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par John PILGER
On my wall in London is my favourite photograph from South Africa. Always thrilling to behold, it is Paul Weinberg’s image of a lone woman standing between two armoured vehicles, the infamous “hippos”, as they rolled into Soweto. Her arms are raised, fists clenched, her thin body both beckoning and defiant of the enemy. It was May Day 1985 ; the last great uprising against apartheid had begun.
Twelve years later, with my thirty-year banning from South Africa lifted, there was a pinch-me moment as I flew into Jan Smuts and handed my passport to a black immigration officer. “Welcome to our country”, she said. I quickly discovered that much of the spirit of resistance embodied in the courageous woman in Soweto had survived, together with a vibrant ubuntu that drew together African humanity, generosity and political ingenuity —for example, in the dignified resolve of those I watched form a human wall around the house of a widow threatened with disconnection of her electricity, and in people’s rejection of demeaning “RDP houses” they called “kennels” ; and in the pulsating mass demonstrations of social movements that are among the most sophisticated and dynamic in the world.
On the twentieth anniversary of the first democratic vote on 27 April 1994, it is this resistance, this force for justice and real democratic progress, that should be celebrated, while its betrayal and squandering should be understood and acted upon. On 11 February, 1990, Nelson Mandela stepped out on the balcony of Cape Town City Hall with the miners’ leader Cyril Ramaphosa supporting him. Free at last, he spoke to millions in South Africa and around the world. This was the moment, an historic split-second as rare and potent as any in the universal struggle for freedom. Moral power and the power for justice could triumph over anything, any orthodoxy, it seemed. “Now is the time to intensify the struggle”, said Mandela in a proud and angry speech, perhaps his best, or the last of his best. The next day he appeared to correct himself. Majority rule would not make blacks “dominant”. The retreat quickened. There would be no public ownership of the mines, banks and rapacious monopoly industries, no economic democracy, as he had pledged with the words : “a change or modification of our views in this regard is inconceivable”. Reassuring the white establishment and its foreign business allies —the very orthodoxy and cronyism that had built, maintained and reinforced fascist apartheid— became the political agenda of the “new” South Africa.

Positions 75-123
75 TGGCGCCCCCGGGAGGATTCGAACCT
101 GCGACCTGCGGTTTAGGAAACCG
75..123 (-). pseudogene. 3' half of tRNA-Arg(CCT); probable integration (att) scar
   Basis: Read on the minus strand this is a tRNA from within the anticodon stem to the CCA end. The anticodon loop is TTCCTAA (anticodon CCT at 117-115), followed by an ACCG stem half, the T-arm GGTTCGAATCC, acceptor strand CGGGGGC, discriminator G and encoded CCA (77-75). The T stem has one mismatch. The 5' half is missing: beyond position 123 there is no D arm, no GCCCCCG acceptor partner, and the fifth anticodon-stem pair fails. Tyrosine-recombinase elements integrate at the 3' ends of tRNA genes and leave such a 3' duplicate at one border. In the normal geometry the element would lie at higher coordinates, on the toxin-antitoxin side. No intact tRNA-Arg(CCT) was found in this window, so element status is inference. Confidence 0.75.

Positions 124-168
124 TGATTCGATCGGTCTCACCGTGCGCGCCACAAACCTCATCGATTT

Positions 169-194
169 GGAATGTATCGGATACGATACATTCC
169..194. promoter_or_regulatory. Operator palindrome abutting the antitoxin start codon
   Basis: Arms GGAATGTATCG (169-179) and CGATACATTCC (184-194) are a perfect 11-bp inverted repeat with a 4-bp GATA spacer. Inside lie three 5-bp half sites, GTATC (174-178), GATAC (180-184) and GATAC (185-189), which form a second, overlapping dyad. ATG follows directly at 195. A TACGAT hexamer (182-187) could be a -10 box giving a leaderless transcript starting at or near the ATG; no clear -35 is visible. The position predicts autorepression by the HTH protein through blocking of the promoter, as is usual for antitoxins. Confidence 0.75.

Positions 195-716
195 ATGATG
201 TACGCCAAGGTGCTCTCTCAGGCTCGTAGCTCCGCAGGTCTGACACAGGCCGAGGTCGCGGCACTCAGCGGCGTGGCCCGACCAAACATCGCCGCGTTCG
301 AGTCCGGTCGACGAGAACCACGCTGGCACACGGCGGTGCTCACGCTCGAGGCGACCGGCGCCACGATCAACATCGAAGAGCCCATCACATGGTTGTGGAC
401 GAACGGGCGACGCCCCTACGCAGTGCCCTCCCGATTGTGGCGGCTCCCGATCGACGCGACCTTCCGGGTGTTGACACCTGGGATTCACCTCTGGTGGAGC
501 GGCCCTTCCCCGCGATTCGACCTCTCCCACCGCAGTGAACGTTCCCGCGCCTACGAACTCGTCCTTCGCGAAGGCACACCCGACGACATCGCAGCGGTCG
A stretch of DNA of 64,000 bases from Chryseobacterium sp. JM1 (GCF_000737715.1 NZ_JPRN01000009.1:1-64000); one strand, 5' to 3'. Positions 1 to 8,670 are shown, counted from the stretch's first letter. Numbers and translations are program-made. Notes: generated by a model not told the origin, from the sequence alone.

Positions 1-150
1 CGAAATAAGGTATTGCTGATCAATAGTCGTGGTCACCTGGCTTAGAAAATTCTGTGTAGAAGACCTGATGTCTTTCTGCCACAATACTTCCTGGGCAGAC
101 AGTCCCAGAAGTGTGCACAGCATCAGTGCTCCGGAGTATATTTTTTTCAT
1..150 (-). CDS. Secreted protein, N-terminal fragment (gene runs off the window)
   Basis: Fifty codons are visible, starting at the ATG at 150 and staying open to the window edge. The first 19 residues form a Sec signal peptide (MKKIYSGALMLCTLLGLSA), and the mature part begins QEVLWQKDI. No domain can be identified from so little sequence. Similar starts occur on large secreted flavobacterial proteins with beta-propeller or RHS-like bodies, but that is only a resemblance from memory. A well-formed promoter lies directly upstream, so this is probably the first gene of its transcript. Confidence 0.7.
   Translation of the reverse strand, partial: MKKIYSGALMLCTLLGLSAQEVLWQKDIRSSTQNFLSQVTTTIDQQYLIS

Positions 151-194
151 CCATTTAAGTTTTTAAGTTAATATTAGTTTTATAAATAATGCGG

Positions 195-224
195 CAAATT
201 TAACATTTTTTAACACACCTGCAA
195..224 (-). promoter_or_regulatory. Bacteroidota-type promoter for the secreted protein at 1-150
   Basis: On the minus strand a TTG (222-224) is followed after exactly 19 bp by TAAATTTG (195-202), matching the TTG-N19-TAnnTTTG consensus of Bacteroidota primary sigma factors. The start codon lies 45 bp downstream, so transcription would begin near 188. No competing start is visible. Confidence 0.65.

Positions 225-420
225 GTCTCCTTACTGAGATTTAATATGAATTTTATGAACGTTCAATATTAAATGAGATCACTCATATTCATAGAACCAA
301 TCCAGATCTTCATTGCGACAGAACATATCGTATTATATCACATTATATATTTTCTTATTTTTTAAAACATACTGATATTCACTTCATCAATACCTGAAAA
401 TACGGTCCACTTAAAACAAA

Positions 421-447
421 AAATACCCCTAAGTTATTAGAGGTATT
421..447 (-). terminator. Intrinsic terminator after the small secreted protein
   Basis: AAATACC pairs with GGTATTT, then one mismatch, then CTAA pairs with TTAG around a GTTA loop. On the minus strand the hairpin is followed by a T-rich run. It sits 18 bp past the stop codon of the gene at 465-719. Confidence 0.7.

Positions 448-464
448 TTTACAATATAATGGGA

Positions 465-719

Secret deals facilitated this. In 1985, apartheid had suffered two disasters : the Johannesburg stock market crashed and the regime defaulted on its mounting foreign debt. In September that year, a group led by Gavin Relly, chairman of the Anglo-American Corporation, met Oliver Tambo, the ANC president, and other liberation officials in Mfuwe, Zambia. The Relly message was that a “transition” from apartheid to a black-governed electoral democracy was possible only if “order” and “stability” were guaranteed. These was liberal code for a capitalist state in which social and economic democracy would never be a priority. The aim was to split the ANC between the “moderates” they could “do business with” (Tambo, Mandela and Thabo Mbeki) and the majority who made up the United Democratic Front and were fighting in the streets.